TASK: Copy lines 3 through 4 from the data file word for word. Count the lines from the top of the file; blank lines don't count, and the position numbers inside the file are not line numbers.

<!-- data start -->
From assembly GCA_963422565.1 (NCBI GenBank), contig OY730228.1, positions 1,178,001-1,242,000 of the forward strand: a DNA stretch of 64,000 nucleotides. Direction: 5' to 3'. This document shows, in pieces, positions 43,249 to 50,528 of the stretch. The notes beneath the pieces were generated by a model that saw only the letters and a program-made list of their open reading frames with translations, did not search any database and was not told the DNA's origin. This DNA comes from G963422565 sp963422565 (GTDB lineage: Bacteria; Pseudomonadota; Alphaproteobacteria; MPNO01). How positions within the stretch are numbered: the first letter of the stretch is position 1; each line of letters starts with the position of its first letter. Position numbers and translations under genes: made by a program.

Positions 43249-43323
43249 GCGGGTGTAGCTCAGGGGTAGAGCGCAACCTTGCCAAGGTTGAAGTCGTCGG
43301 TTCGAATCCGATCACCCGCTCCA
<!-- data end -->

43249 GCGGGTGTAGCTCAGGGGTAGAGCGCAACCTTGCCAAGGTTGAAGTCGTCGG
43301 TTCGAATCCGATCACCCGCTCCA